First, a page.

Reduction is a technique that is used to thicken and enhance the flavor of a liquid mixture such as soups, stocks, sauces, and wines. It is achieved by simmering or boiling the liquid – which causes it to evaporate – until the desired volume is reached.

This should be done without a lid, as the vapor needs to be allowed to escape into the air. If the lid were to be left on, the water vapor coming from the mixture would collect on the under side of the lid and simply fall back into the mixture and it would never reduce.

Something else to consider is that different components of the liquid mixture will begin to evaporate at slightly different temperatures. Reducing can actually be considered a form of distillation, as the goal is to get rid of the components with the lowest evaporation points, while leaving those which have the highest boiling point.

Reduction is a great way of condensing and concentrating flavors, but make sure you don’t over-reduce. If you remove too much of the liquid from the sauce, you’ll likely end up with a sticky, burnt mess on the bottom of your sauce pan.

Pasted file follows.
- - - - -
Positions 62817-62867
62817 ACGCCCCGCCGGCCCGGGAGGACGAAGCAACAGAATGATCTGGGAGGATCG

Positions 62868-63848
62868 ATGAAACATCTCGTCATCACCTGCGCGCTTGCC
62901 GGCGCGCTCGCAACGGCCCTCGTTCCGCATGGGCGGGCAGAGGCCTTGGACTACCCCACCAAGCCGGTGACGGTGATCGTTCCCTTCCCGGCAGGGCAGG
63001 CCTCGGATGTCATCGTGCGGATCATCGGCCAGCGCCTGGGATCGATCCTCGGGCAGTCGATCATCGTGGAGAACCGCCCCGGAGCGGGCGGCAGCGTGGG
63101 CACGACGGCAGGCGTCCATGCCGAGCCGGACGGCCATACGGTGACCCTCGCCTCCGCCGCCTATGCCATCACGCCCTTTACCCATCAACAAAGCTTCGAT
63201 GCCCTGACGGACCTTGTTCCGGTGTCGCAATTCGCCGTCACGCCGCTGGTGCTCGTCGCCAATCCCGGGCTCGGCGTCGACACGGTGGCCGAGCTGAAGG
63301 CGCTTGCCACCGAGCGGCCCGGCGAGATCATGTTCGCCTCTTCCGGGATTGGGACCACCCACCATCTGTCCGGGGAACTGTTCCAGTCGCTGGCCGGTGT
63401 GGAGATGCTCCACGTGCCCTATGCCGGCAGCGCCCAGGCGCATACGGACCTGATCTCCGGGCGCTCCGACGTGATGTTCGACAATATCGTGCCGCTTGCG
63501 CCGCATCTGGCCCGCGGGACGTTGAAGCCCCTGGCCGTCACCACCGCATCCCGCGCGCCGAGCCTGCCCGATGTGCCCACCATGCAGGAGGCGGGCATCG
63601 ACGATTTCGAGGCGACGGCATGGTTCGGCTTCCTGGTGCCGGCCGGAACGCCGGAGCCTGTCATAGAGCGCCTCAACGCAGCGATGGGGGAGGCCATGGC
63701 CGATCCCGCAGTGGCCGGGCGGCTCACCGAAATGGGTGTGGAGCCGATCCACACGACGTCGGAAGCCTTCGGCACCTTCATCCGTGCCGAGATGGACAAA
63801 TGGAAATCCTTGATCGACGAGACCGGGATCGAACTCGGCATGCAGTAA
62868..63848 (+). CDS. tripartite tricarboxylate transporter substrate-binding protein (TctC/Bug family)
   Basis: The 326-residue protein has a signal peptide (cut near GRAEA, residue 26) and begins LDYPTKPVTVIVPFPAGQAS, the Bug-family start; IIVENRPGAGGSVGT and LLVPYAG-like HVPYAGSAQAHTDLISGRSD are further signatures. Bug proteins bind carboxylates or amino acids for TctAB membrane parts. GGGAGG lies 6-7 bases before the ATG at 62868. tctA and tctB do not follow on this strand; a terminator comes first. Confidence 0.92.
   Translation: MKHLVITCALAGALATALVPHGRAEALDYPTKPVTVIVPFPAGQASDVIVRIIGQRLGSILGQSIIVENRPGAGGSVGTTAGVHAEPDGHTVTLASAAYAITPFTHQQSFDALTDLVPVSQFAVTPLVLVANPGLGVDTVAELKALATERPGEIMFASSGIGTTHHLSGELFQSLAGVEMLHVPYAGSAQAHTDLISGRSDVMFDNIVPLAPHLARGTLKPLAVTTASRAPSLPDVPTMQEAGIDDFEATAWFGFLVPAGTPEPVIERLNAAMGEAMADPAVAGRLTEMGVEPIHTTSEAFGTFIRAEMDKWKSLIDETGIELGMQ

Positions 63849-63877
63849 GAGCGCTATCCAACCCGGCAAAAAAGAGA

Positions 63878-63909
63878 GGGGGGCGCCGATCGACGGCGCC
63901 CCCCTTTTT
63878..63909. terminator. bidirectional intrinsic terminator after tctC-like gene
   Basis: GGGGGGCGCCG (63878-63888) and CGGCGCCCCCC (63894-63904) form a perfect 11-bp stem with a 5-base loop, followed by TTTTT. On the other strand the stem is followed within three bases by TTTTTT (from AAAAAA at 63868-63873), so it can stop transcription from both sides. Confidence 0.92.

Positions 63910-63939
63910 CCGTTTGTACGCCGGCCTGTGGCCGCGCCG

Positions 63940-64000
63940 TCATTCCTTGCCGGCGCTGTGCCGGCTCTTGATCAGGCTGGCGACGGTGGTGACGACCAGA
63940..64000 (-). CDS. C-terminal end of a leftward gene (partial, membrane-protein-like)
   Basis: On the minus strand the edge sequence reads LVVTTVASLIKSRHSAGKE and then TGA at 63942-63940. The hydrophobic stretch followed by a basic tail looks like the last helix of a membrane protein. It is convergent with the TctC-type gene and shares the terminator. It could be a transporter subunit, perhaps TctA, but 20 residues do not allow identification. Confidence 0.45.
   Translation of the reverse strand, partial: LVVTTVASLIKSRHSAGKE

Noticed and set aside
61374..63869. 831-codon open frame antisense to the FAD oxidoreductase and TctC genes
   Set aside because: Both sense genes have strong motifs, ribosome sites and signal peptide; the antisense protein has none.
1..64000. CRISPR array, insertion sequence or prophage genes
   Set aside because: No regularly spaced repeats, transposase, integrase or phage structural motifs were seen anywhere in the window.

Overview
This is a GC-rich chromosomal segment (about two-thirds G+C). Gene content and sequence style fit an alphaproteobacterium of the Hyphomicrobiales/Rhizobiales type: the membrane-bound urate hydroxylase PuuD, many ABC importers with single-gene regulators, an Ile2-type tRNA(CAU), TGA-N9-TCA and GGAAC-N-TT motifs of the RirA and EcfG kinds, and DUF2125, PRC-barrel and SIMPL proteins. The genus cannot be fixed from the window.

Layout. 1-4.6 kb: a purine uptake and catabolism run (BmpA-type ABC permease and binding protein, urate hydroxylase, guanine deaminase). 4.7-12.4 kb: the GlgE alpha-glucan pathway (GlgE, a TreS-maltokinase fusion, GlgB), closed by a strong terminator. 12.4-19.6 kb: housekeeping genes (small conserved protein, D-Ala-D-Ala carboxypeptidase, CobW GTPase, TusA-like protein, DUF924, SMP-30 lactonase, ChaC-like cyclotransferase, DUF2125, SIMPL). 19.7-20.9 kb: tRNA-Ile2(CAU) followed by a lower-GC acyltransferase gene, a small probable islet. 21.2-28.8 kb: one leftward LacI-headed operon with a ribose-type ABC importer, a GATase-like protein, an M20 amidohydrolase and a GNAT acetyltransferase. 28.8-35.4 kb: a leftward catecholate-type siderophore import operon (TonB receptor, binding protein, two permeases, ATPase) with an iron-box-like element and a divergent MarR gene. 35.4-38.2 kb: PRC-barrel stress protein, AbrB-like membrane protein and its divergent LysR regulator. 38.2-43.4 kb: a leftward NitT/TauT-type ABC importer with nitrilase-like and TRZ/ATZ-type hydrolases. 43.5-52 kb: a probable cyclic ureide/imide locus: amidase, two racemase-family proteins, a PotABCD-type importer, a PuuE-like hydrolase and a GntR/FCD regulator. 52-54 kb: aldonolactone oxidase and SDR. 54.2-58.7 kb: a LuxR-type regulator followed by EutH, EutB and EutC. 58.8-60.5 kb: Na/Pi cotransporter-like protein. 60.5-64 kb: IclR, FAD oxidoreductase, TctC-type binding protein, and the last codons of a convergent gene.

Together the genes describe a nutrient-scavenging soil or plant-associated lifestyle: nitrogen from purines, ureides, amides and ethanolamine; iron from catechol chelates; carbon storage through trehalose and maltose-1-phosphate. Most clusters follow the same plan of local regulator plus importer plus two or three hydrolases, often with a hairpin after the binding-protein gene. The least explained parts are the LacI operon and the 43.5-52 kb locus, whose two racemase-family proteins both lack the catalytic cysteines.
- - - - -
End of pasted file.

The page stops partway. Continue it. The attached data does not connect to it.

Simmering (as opposed to boiling) is almost always the preferred method of reduction. By simmering the liquid mixture for long periods of time, (anywhere from 1 – 10 hours or more) the flavors will have ample time to fully develop. In addition, any impurities will collect at the top and can be removed with a large spoon or baster.

Personally, reduction is one of my favorite techniques. And to be honest, it’s kind of hard to screw anything up, because if you feel that you might have reduced your mixture too much, you can always just add more water. It’s a rather slow process, so you won’t be rushed.

Lastly, if you have anything such as meat, veggies, or potatoes in your sauce, keep in mind that the longer you keep reducing the sauce, the more tender those items will become. If you think they might end up getting too soft, you should go ahead and remove them from the sauce.